#AndThenKarenSnapped

Generally, I think this is a good time for white folks to be quiet and turn the mic over to our black brothers and sisters, but the more I read, the more I learn, and I MUST write.  It’s how I process, how I work things out in my head – a kind of therapy, if you will. So thanks for indulging me by reading my rants. I’m always up for conversation or even friendly debate if you agree or disagree.

I’m a member of Rotary, and I was asked in June to give the invocation. Because all of the emotions around George Floyd’s murder and Black Lives Matter that were swirling around in my head, I took a risk (because I know some, and likely more that I don’t know, of my fellow Rotarians are overtly racist) and shared the following:

Personally, I’m a Jesus-follower, but I hope that whatever religion you might be, these invocation words ring true.

James Cone wrote, in The Cross and the Lynching Tree, a landmark publication in the conversation about race and religion in America: “They put him to death by hanging him on a tree.” Acts 10:39

The cross and the lynching tree are the two most emotionally charged symbols in the history of the African American community.

He writes: “White supremacy was and is an American reality.  Whites lynched blacks in nearly every state, including New York, Minnesota, and California.  Wherever blacks were present, the threat of being lynched was always real.  Blacks had to ‘watch their step,’ no matter where they were in America. A black man could be walking down the road, minding his business, and his life could suddenly change by meeting a white man or a group of white men or boys who, on a whim decided to have some fun with him.”  This feels like it could have been written about today. Lynchings continue in the United States of America.KKK

As a white woman, I am aware that the color of my skin provides me with a protection that my siblings of color do not have. I was born into this privilege and did nothing to earn it. White women especially have used the violence of white men as our own kind of protection.  As Charles Blow wrote in a NYT opinion piece, “We often like to make white supremacy a testosterone-fueled masculine expression, but it is just as likely to wear heels as a hood…Indeed, untold numbers of lynchings were executed because white women had claimed that a black man raped, assaulted, talked to or glanced at them.” And it’s still happening today…in Central Park and all over America.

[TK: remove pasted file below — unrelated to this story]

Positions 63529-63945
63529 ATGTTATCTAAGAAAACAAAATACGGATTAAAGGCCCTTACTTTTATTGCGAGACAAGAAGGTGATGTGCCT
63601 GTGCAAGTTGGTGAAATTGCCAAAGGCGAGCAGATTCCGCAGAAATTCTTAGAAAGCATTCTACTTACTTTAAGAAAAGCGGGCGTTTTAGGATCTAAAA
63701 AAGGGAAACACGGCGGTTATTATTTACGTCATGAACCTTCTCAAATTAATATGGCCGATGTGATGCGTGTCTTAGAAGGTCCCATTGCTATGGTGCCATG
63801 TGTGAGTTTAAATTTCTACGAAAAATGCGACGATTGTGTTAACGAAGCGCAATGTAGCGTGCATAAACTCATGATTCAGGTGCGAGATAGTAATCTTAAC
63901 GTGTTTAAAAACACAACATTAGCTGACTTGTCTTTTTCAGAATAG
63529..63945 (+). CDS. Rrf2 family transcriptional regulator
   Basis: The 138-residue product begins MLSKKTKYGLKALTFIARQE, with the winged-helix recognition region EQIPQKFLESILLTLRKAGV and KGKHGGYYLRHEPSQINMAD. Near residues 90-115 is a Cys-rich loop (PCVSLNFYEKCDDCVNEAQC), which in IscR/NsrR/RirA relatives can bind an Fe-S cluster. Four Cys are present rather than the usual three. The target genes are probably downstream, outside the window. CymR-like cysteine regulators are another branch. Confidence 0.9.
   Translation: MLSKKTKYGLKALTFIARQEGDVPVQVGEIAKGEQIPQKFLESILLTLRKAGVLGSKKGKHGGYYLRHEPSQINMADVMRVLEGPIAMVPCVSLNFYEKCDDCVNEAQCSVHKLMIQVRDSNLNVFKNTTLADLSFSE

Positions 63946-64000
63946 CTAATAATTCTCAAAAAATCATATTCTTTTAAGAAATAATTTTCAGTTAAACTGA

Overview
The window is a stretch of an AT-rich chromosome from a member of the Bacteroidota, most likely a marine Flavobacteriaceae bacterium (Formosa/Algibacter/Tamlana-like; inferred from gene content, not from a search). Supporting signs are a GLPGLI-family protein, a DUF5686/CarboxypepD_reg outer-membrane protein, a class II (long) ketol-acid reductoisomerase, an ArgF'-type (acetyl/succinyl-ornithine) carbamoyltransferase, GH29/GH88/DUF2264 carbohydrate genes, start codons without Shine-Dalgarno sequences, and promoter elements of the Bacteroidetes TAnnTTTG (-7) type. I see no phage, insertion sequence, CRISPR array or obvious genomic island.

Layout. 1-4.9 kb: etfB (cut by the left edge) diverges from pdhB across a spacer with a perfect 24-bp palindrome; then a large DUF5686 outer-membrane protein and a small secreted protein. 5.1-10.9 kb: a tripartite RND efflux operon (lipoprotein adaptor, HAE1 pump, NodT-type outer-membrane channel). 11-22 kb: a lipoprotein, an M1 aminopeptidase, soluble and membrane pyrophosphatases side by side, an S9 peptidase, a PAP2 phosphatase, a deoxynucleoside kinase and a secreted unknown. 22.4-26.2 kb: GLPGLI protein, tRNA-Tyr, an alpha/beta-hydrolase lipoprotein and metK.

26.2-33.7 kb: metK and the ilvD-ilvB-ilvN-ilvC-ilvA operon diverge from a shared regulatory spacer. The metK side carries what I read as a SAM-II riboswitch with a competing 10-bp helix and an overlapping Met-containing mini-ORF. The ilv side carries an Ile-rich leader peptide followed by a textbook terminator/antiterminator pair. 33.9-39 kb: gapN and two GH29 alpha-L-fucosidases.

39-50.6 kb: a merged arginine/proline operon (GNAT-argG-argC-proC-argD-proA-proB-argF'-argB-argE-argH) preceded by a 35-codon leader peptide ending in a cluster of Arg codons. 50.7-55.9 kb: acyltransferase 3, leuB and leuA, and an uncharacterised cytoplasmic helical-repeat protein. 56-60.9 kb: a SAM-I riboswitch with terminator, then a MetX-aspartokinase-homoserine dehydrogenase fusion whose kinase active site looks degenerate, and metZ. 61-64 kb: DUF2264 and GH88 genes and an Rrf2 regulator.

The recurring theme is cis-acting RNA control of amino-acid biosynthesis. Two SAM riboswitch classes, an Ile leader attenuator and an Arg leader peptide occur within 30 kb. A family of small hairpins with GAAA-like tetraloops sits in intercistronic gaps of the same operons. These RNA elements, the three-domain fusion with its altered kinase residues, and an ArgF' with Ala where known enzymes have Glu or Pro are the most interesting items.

I am a follower of a brown-skinned Messiah who calls us to love God and love our neighbors.  Who is our neighbor? In answer to that question, Jesus shared the story of the Good Samaritan. If you’re not familiar, the story is about a wounded Jew on the side of the road that fellow Jews passed by, not wanting to get involved. The one who stopped was the one who looked different, acted different, believed different – the Samaritan, the person of a different race, the “enemy” of the Jew. That Samaritan invested his time and money to make sure the man was taken care of.

What must we do to be a neighbor to each other, across the racial and religious boundaries that often divide us? How should we invest our time and money to make sure the injured along the way are taken care of? What must I do with my white privilege to eradicate racism from the culture and institutions of our society, and to affirm my solidarity with my African American sisters and brothers?

We are called to examine our own racism – and we ALL have some because we were taught it by our parents and grandparents who were taught by their parents and grandparents back through the Civil Rights movement all the way to slavery. Don’t be in denial.  Do the work of anti-racism so that all of God’s children are seen and known as beloved and that none live in fear of one another. *

I’m sure it wasn’t a coincidence that, shortly thereafter, a Rotary member, who is also a pastor, gave his own invocation that included a prayer for law enforcement (without a reference to police brutality against Blacks) and a closing statement that “All Lives Matter.”

While I don’t disagree with either of these things per se, both are clearly inflammatory assertions intended to contradict the current revolution that is awakening our nation to the trauma Black people have been experiencing since slavery. It’s beyond tone deaf; it’s veiled racism. There are people getting fired for saying that! But nobody called him out.